July 2, 2020

People who have recently tried to resume their lives by leaving home and going to shops and restaurants have probably stopped at some temperature check control system. Usually, someone with an infrared thermometer in hand points the machine-looking tool to the client’s forehead and finds out if the person is running a fever. This device, however, is the new victim of COVID-19 falsehoods.

On May 21, fact-checkers from Delfi, in Lithuania, added to the CoronaVirusFacts database the first article about this issue. Since then, at least five have popped up — especially in Latin America.

In Delfi’s article, fact-checkers explain that they detected a bunch of Facebook posts in Lithuania falsely claiming that infrared thermometers were dangerous because they could harm the so-called third eye.

In some traditions, such as Hinduism, the third eye is said to be located slightly above the junction of the eyebrows and is related to the chakra (one’s energy). In Taoism and in many traditional Chinese religions, the “third eye practice” consists of focusing attention on this point between the eyebrows, with the eyes closed, to reach a more advanced level of meditation.

Lithuanian fact-checkers said that there is no scientific evidence that infrared thermometers can have an impact on that.

In a few days, however, the falsehood crossed the planet and landed in Latin America, with tons of false WhatsApp chains and YouTube videos claiming that infrared thermometers were bad — for many other different reasons.

On June 24, Animal Político, in Mexico, published an article with a clear headline: “Infrared thermometers do not harm your retinas.” It added: These devices “work with infrared waves that are similar to the ones used by television remote controls.”

By that time, Mexicans were afraid to be blinded by infrared thermometers and panic spread on social media.

Verificado, also from Mexico, acted against that hoax, too, and added two important points of view to its fact-check. It emphasized that the U.S. Food and Drug Administration is in favor of the thermometer and published what Hugo López-Gatell Ramírez, the undersecretary of Prevention and Health Promotion of Mexico, had said in a press conference, reinforcing that the use of infrared thermometers has been studied for a long time, in many countries, and is safe.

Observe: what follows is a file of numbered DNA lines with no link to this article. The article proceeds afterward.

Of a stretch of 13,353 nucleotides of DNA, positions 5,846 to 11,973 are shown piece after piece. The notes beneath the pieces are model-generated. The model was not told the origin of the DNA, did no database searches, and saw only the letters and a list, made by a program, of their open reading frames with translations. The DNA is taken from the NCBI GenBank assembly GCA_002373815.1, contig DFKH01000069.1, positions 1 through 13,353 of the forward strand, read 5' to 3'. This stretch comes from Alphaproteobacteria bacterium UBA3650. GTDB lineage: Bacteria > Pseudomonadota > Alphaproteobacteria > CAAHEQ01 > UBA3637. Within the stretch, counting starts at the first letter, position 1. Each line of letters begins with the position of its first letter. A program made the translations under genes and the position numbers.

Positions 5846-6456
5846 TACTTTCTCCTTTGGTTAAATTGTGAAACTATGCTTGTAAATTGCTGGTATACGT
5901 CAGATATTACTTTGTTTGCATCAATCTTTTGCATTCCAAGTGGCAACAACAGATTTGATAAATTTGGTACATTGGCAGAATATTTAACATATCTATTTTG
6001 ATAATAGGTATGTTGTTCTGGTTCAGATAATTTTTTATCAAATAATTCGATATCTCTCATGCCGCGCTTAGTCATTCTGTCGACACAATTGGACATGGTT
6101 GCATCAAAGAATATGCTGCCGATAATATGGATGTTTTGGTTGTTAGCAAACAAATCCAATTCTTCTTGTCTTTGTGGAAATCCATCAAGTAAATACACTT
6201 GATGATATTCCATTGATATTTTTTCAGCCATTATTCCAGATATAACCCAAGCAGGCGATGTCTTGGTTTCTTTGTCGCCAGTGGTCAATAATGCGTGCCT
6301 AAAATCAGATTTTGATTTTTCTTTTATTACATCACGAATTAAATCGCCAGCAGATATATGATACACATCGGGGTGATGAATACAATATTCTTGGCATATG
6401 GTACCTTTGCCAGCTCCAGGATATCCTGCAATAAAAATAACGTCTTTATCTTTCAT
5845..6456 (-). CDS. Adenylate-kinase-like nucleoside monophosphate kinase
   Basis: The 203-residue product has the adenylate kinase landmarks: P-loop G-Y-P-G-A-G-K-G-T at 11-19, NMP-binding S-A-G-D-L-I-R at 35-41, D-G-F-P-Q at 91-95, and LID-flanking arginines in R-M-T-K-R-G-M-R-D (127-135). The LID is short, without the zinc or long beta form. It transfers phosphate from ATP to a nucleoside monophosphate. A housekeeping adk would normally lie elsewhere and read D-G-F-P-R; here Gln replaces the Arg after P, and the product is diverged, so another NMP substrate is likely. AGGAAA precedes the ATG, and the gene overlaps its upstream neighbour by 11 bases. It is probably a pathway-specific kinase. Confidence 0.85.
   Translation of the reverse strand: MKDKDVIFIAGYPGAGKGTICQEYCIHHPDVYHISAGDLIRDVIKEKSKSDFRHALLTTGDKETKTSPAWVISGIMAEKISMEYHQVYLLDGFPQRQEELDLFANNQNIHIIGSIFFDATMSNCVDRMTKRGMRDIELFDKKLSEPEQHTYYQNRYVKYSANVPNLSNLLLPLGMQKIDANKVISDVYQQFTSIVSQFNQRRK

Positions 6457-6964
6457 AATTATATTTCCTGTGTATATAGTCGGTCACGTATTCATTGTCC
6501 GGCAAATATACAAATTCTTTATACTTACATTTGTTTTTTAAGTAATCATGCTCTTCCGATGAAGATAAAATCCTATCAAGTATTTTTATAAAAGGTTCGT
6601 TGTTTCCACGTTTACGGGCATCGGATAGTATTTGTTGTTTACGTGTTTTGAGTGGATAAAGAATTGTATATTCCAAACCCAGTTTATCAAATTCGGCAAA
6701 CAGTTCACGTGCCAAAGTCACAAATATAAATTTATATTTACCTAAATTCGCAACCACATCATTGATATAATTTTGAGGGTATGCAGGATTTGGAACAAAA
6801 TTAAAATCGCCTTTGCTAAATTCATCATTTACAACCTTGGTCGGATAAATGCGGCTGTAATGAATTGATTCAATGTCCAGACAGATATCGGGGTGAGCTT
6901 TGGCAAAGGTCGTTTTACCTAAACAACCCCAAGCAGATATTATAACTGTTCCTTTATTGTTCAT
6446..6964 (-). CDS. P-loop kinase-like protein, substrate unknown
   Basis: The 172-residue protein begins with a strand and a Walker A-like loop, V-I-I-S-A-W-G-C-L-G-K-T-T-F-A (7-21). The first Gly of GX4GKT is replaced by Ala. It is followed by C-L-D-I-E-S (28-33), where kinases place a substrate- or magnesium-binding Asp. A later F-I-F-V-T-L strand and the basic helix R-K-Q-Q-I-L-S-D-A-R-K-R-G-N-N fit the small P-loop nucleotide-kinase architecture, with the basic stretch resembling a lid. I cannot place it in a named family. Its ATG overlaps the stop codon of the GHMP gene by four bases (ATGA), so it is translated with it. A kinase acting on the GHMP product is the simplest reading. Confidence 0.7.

Misinformation, however, travels fast and, on June 26, it had already reached Argentina.

Fact-checkers from Chequeado rated false a video that stated infrared thermometers were capable of damaging neurons. Oh yes! Please notice how the danger attached to this simple pharmaceutical device grows every time a falsehood is debunked.

In their article, Argentinian fact-checkers explain that infrared thermometers do not emit radiation similar to X-rays and, therefore, do not affect the nervous system. The population shouldn’t avoid it or reject it.

What will be the next hoax? Fact-checkers wonder — while noticing that the fight against this new falsehood is reminiscent of the one related to facial masks causing hypoxia.

They are both unfounded, global and, moreover, offer people false ammunition to reject simple and effective prevention methods. So let’s be clear here: Infrared thermometers won’t blind you, won’t damage your neurons nor affect your meditation.

Read this article in Spanish at Univision.

* Cristina Tardáguila is the associate director of the International Fact-Checking Network and the founder of Agência Lupa. She can be reached at ctardaguila@poynter.org.

Support high-integrity, independent journalism that serves democracy. Make a gift to Poynter today. The Poynter Institute is a nonpartisan, nonprofit organization, and your gift helps us make good journalism better.
Donate
Cristina Tardáguila is the International Fact-Checking Network’s Associate Director. She was born in May 1980, in Brazil, and has lived in Rio de Janeiro for…
More by Cristina Tardáguila

More News

Back to News